North Carolina Lt. Gov. Dan Forest is also mad that the press no longer calls undocumented people 'illegal' and 'aliens.'
North Carolina Lt. Gov. Dan Forest (R) recently attacked local law enforcement officials and the man whose job he hopes to take next year for allowing "sanctuary cities" in his state.
He also painted undocumented immigrants as rapists and murderers before making the stunning claim that "tens of thousands" of kids in his state had been attacked by migrants.
At Nov. 25 immigration roundtable, Forest — who is running to challenge Democratic Gov. Roy Cooper next year — complained that several communities in the state were not partnering with the federal Immigration and Customs Enforcement agency and that Cooper vetoed a bill to require local sheriffs to collaborate with ICE.
The comments were first flagged by the liberal opposition research group American Bridge 21st Century.
During the roundtable, Forest scolded reporters covering the event for not using dehumanizing language to describe undocumented immigrants.
"Please, as you're writing your stories for this evening's paper or this evening's news and you want to tell your community what's going on with this situation, please think carefully about what words you use," Forest said. "Many of you are going to be struggling, trying to not use words like 'illegal' and 'alien' and words like 'criminal' and 'rapist' and 'murder' and 'child sex offender.'"
He then offered a shocking and unsourced claimed that there were "tens of thousands of children in our state that have been victims of these [undocumented] violent criminals already" who will "grow up with that on their mind."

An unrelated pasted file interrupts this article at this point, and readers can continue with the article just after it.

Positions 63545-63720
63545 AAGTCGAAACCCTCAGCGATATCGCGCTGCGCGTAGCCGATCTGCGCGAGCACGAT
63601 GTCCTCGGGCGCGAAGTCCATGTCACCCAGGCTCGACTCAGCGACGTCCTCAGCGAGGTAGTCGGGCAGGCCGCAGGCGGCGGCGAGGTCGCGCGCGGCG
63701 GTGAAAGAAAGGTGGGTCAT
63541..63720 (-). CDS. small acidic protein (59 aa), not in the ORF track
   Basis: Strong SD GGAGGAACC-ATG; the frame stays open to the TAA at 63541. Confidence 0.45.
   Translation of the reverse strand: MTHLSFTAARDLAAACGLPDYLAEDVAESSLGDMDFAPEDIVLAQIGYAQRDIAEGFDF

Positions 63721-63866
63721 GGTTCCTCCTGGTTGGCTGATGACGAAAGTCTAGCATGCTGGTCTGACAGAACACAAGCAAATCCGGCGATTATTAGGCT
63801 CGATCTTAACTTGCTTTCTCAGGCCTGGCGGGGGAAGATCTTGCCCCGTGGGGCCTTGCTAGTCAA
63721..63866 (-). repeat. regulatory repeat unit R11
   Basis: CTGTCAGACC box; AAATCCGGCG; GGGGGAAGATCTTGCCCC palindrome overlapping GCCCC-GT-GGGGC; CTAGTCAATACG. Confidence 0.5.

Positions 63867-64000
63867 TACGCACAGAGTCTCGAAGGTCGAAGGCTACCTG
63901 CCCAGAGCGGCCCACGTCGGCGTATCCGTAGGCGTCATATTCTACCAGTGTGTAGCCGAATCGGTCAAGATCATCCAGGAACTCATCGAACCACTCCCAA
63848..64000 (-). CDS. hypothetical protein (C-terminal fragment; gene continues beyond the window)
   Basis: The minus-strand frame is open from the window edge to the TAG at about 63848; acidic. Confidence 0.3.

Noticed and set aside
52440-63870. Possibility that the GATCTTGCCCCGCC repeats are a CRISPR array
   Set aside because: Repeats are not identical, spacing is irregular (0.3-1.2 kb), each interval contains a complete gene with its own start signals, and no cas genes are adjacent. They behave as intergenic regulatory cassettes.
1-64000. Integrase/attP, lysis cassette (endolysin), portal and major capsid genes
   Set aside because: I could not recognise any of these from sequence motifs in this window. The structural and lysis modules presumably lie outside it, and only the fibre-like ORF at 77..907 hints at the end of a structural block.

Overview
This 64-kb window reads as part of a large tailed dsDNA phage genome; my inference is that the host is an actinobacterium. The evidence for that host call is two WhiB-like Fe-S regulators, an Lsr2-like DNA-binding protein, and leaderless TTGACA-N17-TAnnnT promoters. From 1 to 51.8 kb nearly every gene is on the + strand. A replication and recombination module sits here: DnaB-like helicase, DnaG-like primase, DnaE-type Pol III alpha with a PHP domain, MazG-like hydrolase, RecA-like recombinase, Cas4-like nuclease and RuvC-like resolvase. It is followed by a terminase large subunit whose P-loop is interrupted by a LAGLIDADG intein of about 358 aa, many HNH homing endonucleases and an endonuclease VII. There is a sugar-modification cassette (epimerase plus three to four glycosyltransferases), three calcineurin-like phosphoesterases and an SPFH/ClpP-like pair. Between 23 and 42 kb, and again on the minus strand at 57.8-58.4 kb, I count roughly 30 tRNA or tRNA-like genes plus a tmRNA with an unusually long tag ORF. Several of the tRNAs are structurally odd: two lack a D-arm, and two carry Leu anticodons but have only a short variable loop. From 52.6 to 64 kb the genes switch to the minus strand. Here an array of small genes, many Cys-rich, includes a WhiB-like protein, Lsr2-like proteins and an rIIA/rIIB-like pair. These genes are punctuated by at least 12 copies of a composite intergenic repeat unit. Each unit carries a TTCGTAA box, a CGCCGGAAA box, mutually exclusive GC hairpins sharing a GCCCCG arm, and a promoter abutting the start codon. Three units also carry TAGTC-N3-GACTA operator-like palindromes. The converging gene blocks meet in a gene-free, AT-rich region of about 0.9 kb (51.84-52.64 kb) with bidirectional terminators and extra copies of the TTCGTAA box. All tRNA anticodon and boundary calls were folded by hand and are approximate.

Forest's office did not immediately respond to an inquiry asking the source of this claim.
The fact-check site Snopes recently debunked a similar false claim that 10,800 children were raped by undocumented immigrants in 2018 nationally, but North Carolina crime statistics show just about 2,000 reported rapes of all kinds in the state annually.
Spokespeople for the North Carolina Conference of District Attorneys, Department of Public Safety, and State Bureau of Investigation said they had no data to confirm Forest's numbers.
In recent years, several sheriff candidates in North Carolina and elsewhere were elected on a specific platform of ending coordination with ICE. A September Pew Research survey found it was the only federal agency with a net unfavorable rating, with 54% of American adults disapproving of ICE.
Back in June, Forest warned that the "diversity and multiculturalism that America faces today" could destroy the country.
Published with permission of The American Independent Foundation.